2023 Farm Bill: Perspectives from the Natural State
The U.S. Senate Committee on Agriculture, Nutrition, and Forestry held a field hearing on the 2023 Farm Bill in Jonesboro this morning. The hearing, titled "2023 Farm Bill: Perspectives from the Natural State," featured two panels consisting of agricultural producers, industry stakeholders and rural community supporters from Arkansas. A full list of witnesses for today's hearing can be found here.

Senator John Boozman (R-Ark.), Ranking Member of the U.S. Senate Committee on Agriculture, Nutrition, and Forestry, said this hearing will provide important context from those in relevant fields.

"The best solutions come from the ground up. We have invited some of Arkansas's top experts in their subject matter areas to testify, and I believe what they share with us at the hearing will greatly benefit the Committee as we move forward with the farm bill process," said Senator John Boozman (R-Ark.), Ranking Member of the U.S. Senate Committee on Agriculture, Nutrition and Forestry.
Farmers Market Week in Arkansas

Governor Hutchinson proclaimed June 12-18, 2022 as Farmers Market Week in Arkansas. On June 14, Secretary of Agriculture Wes Ward, along with Arkansas Farmers Market Association members, local growers, and other industry stakeholders, celebrated at the St. Joseph Center Farm Stand in North Little Rock. At the event, Secretary Ward presented the proclamation to Jeremy Adams, executive director of the Arkansas Farmers Market Association.

“Agriculture is so incredibly important in the state of Arkansas,” Secretary Ward said. “It’s the state’s largest industry, with over $19 billion in economic impact every year. It’s certainly an honor for us and for the department to represent Governor Hutchinson and declare Farmers Market Week in the state of Arkansas.”

There are more than 112 farmers markets in Arkansas and direct-to-consumer sales in the state are valued at more than $9.2 million. Additionally, access to healthy foods is a priority of the Healthy Active Arkansas Initiative to reduce obesity rates in the State of Arkansas, and through initiatives like these, Arkansas farmers markets have nearly doubled in the last decade.

Read more about Arkansas farmers markets here. Find an Arkansas farmers market near you at here. Find pictures from the event here.
Arkansas Blackberry Month
Governor Hutchinson proclaimed June 2022 as Arkansas Blackberry Month. To celebrate, Secretary Wes Ward attended the Arkansas Blackberry Grower's Association's summer meeting at the University of Arkansas Fruit Research Station in Clarksville. Attendees heard research updates from University of Arkansas Extension Specialists, toured blackberry research trials, and participated in a blackberry taste test.

At the meeting, Secretary Ward presented the Governor's proclamation to the board of the Growers Association and discussed the importance of the blackberry industry to Arkansas and its economy. The economic value of the Arkansas blackberry industry generates an estimated $10 million annually and is part of the diversification practices by many of Arkansas's full-time farmers.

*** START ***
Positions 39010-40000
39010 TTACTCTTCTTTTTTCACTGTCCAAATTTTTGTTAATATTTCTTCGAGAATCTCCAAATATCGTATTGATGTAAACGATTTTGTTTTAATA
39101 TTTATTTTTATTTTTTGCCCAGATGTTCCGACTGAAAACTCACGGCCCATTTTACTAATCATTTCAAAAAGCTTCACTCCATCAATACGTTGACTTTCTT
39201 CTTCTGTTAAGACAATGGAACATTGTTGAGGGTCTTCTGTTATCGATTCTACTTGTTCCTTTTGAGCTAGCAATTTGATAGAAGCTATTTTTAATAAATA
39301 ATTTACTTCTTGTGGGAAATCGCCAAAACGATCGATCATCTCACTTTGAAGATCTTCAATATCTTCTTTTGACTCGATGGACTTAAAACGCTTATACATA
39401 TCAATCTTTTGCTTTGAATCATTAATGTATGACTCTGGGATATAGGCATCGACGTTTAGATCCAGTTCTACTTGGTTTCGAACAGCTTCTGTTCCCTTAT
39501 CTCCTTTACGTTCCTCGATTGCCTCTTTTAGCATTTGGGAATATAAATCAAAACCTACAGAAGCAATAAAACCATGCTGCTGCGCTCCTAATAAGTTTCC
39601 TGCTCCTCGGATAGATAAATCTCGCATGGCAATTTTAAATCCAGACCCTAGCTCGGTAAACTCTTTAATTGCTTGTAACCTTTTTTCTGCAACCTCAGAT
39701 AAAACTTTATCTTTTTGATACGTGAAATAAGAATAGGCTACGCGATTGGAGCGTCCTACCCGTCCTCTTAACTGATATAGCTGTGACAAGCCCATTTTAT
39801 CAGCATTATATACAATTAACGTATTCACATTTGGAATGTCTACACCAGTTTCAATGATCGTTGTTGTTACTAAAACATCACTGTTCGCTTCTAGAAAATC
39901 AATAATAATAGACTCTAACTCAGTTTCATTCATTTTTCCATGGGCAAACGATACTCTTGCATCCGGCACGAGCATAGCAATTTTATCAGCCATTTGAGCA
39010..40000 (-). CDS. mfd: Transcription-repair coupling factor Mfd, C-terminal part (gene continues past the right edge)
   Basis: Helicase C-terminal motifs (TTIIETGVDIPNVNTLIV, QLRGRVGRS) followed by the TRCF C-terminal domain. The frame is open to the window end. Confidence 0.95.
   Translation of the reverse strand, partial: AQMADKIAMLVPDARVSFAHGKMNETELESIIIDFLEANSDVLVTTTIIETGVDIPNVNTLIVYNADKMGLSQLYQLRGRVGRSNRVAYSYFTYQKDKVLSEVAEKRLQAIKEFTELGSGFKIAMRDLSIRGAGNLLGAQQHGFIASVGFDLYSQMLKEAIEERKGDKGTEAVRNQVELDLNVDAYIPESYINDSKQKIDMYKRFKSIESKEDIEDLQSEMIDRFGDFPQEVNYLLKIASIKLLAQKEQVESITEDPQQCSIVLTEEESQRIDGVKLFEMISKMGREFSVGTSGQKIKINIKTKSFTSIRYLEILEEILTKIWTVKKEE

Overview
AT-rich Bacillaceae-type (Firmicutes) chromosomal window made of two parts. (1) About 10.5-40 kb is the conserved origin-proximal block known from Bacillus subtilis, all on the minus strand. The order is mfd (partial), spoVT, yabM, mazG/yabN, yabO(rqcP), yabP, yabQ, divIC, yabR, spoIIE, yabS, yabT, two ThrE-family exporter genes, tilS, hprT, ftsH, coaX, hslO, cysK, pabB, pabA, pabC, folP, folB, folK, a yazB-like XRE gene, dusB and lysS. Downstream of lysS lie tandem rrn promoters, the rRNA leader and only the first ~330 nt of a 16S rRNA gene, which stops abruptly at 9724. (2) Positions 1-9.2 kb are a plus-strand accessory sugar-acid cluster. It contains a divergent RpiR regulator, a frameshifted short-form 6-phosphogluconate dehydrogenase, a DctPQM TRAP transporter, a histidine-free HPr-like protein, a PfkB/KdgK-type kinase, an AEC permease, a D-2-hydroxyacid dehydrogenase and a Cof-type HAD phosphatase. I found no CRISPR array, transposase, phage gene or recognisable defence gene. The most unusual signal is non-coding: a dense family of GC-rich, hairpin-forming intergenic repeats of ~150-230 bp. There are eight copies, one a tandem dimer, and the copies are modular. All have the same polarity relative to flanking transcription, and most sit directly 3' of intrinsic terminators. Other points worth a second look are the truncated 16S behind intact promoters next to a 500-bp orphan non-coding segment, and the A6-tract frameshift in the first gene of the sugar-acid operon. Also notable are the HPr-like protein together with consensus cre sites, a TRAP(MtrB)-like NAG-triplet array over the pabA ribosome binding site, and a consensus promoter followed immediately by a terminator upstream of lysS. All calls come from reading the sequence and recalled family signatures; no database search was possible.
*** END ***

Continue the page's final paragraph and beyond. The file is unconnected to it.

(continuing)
Learn more about blackberry research in Arkansas here. Learn more about the blackberry industry's contribution to Arkansas here.
Arkansas Dairy Month
On June 15, Governor Hutchinson, Secretary Ward, and industry stakeholders gathered at the State Capitol to celebrate Arkansas Dairy Month. The governor spoke on the importance of the dairy industry, and agriculture as a whole, to the state of Arkansas.

Arkansas dairy farmers produce 60,000,000 pounds of milk per year from 5,000 milk cows. This averages to 12,000 pounds of milk per cow on 30 licensed dairy farms valued at $12.9 million. The Direct Economic Impact of dairy products in Arkansas is $2.7 billion, accounting for 9,983 jobs and $429 million in wages.

Learn more about Arkansas dairy here. Find pictures from the event here.
Arkansas Fire Policy Forum
The Arkansas Department of Agriculture and the Arkansas Department of Energy and Environment held the Arkansas Fire Policy Forum at the University of Arkansas Cooperative Extension State Office in Little Rock. At the forum, attendees heard speakers present on every aspect of prescribed fire in Arkansas. This included benefits of prescribed fire, best practices, risk reduction, and much more.

The forum featured speakers from a variety of organizations including the Arkansas Department of Agriculture, the University of Arkansas, the Arkansas Department of Health, the U.S. Forest Service, private industry, and more.

Learn more about the importance of prescribed fire in Arkansas here.
University of Arkansas Extension Service Reminds
Beekeepers to Keep Hives Hydrated
As temperatures across the state rise, Jon Zawislak, extension expert in bees and urban entomology for the University of Arkansas System Division of Agriculture, is reminding beekeepers and homeowners that pollinators need water, too.

“Bees may be able to get sufficient water from the nectar they drink to get by, but they are often found drinking water from other sources in the summer,” Zawislak said. “Honey bees particularly need extra water because they use it to cool their hives in the summertime."

For homeowners, Zawislak recommends leaving a dish of water out for bees. However, because bees require a place to sit while taking a drink, Zawislak says a container filled with gravel or pieces of wood should be provided as well.

It's also important to remember that during warmer months, bees will visit swimming pools and hot tubs when there are no other water sources. For this reason, it's important to be mindful when not wearing shoes.

Read more about summertime pollinator care here.
The Arkansas Department of Agriculture is Hiring!